Filed under: Action, Anarchist Movement, Incarceration
Report back from New Year’s Eve noise demonstration in Sacramento, California.
It’s been a tough year for anarchists and anti-fascists in Sacramento, CA. From a year when a solidarity demo was attacked and threatened with a firearm, organizers have faced increased and escalated police repression, and members from the de-centralized Neo-Nazi terror cell “The Base” have begun organizing on local campuses, there have been plenty of reasons to be demoralized. However, none of these events could throw a wrench in Sacramento’s annual NYE Prison Solidarity Demo.
Around 7pm NYE, anti-fascists from Sacramento converged at a local park in downtown. The usual target is the most convenient one; The Sacramento I St Jail, referred to as “the largest form of public housing provided by the city of Sacramento.” In this towering symbol of colonial imperialism, 100 meters from the Downtown Plaza, hundreds of folks ripped from their community await trial, bail, or are lost in the system from months to years.
About 20 people met for the demo, carrying black flags on short poles and signs that read “FREE THEM ALL.” A 16-foot cloth banner read “HAPPY NEW YEARS EVE, ABOLISH ALL PRISONS” with the Iron Front symbol. In the middle of downtown, a low-banging drum beat began to roar over the noise of New Year’s Eve traffic as the demo left the park. On the march to the jail, the demo began a caroling of old Union hymns, from The Internationale to Ralph Chaplin’s “Solidarity Forever.”
Arriving at the jail, comrades decided with local prisoner advocates on the ideal plan of action. Stay off the jail property and across the street or they’ll declare a lock-down affecting holiday visitation rights; stay away from the west end of the building where the phones were, so as to not interrupt folks on the inside during their holiday phone calls. The goal was to bring holiday spirit and solidarity to the folks of our community who face unjust persecution by the illegitimate State, and not make their lives more difficult by our presence. We couldn’t have been successful without the valuable contributions, insight and wisdom of decarceration activists in our community.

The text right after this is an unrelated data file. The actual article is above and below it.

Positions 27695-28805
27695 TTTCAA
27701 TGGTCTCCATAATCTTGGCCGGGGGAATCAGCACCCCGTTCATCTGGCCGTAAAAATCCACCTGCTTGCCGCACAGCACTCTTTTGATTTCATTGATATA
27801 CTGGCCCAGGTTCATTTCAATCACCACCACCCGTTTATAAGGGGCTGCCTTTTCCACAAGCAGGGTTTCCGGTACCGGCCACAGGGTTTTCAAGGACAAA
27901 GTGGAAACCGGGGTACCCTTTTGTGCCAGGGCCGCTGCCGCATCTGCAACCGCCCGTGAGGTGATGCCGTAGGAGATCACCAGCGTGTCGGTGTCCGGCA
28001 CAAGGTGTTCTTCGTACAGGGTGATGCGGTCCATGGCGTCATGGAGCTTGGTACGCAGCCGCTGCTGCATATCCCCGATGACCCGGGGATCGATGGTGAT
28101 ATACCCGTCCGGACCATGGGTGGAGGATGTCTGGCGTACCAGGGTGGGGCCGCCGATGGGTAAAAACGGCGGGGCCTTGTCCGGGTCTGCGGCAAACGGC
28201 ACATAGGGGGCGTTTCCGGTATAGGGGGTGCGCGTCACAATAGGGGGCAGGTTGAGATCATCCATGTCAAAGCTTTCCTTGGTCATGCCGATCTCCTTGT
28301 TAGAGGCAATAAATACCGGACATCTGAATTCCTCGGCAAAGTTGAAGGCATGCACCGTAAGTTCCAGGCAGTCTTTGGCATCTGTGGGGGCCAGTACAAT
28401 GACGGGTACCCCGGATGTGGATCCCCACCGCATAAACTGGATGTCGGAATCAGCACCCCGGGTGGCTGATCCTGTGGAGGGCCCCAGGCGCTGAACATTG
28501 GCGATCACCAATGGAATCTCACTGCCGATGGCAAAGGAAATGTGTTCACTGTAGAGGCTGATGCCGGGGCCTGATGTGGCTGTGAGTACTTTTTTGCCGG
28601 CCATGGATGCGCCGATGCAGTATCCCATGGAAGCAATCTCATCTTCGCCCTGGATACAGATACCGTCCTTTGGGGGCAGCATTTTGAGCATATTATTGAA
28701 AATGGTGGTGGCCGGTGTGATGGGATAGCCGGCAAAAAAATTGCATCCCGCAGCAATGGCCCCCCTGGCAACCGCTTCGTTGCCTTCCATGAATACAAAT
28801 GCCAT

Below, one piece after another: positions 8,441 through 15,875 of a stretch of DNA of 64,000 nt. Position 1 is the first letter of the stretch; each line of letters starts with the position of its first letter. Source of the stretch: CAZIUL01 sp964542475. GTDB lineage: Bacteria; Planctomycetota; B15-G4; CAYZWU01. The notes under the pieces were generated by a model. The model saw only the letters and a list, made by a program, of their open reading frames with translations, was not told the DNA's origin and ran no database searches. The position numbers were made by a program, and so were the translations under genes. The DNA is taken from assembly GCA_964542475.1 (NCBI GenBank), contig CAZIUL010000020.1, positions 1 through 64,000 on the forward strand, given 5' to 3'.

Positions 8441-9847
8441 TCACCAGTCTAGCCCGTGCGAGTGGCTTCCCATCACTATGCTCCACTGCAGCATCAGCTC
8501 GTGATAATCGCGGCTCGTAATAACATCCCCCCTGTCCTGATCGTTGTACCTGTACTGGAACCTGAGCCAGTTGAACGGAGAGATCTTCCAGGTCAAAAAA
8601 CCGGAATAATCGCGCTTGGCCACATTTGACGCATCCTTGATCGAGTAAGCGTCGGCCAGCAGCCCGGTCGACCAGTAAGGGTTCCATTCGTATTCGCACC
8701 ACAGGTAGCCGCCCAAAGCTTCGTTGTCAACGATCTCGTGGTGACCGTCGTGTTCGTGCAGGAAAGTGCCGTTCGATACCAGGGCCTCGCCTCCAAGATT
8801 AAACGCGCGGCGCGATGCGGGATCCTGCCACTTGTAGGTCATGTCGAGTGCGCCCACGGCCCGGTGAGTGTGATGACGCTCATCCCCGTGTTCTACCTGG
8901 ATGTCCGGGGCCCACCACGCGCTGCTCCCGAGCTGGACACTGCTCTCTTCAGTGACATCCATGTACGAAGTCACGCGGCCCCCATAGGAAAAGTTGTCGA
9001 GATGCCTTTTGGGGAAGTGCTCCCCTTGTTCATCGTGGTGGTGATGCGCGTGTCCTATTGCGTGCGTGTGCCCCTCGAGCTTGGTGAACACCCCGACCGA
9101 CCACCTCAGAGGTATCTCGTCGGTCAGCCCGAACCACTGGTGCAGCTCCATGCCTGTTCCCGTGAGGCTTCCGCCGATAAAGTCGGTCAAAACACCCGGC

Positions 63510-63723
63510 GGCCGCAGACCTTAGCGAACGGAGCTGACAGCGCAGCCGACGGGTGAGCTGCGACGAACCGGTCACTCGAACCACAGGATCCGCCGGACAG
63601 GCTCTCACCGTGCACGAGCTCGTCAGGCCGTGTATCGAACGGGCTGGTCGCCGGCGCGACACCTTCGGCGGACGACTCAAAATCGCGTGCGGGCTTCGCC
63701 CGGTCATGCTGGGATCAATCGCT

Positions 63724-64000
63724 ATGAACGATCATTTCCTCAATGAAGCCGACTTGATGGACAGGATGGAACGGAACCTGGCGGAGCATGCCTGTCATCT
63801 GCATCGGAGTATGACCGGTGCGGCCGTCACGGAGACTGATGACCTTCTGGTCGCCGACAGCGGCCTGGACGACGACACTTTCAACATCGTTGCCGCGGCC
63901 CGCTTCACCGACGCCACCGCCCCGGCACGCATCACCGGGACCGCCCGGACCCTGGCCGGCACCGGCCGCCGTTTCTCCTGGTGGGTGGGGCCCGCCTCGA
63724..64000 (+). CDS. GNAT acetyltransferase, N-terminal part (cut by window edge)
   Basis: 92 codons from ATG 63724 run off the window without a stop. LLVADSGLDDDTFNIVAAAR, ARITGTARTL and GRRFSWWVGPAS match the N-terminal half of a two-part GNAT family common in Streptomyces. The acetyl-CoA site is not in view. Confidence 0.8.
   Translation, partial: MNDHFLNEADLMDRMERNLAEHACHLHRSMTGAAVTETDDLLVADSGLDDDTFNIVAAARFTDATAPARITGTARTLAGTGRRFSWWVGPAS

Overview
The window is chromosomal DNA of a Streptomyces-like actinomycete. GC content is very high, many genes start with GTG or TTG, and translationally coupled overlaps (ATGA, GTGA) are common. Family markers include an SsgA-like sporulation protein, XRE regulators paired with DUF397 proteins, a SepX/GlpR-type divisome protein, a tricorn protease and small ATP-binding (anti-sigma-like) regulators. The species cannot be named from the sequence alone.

Starting on the east side of the building, laser pointers, flashlights and projectors were pointed at the fogged glass windows of hallways, cells and recreational rooms. Pots were beaten with pans, lampposts with poles, drums continued to beat and the street began to chant: “Inside! Outside! Were’ all on the same side!” and “You are not forgotten! You are not forgotten!” The silhouettes of folks on the inside could be seen waving, stacked on top of each other and banging against the glass. The street erupted with, “Free them all! Free them all!”
In roughly 10-12 minute intervals, the demo moved from the East to the South towers housing two major units. Folks inside were ecstatic. Along I Street itself, a clogged, three-lane, one-way, bystanders and drivers honked, revved their engines, and cheered. Folks still in their cells hailed the demo by flicking light switches in their cells.
Folks continued to the East end where road flares were deployed in the street. Activists began a chant that incorporated a dance with the silhouettes on the inside: “Turn it up!,” hands pointed up, “Burn it down!,” hands pointed down, “No more prisons in this town!” while making an “x” with your arms then spreading them into a “t.”
To end the visit to each tower, those gathered led a countdown and screamed “Happy New Year!”
There’s an important note about a solidarity demo, about its effectiveness and what role it plays in the greater movement. There has been a critique this year about how “a noise demo ain’t gonna liberate incarcerated black and brown prisoners” and they are absolutely correct. An international call to solidarity doesn’t mean folks are going to storm the gates, liberate the incarcerated, and free all prisoners. A solidarity demo is about acknowledging that an international struggle continues, that a wound to one is a wound to all, and about showing solidarity between those on the inside and outside. The critique urges folks to “Bailout a comrade for the new year, get them proper representation for the new year, or support the incarcerated families,” and we absolutely agree that doing decarceration work is not a one-day process, but a full-time effort at combating forms of police repression in our community. However, it is important to honor those who we have lost in solidarity, and those locked inside, isolated, and deprived of contact from one year to the next. We couldn’t agree more that it is not enough to be performative, and that we must show up daily to do the work of decarceration and abolition.
Still, we will never deny how strong a tool solidarity can be, and that showing up in front of a jail, camp or prison to celebrate with those inside fills us all with hope. So in 2020, from Sacramento, to Hong Kong to Egypt to Greece: Fire to the Prisons! Fuck the Police!
– Some Sacramento anti-capitalists and anti-fascists.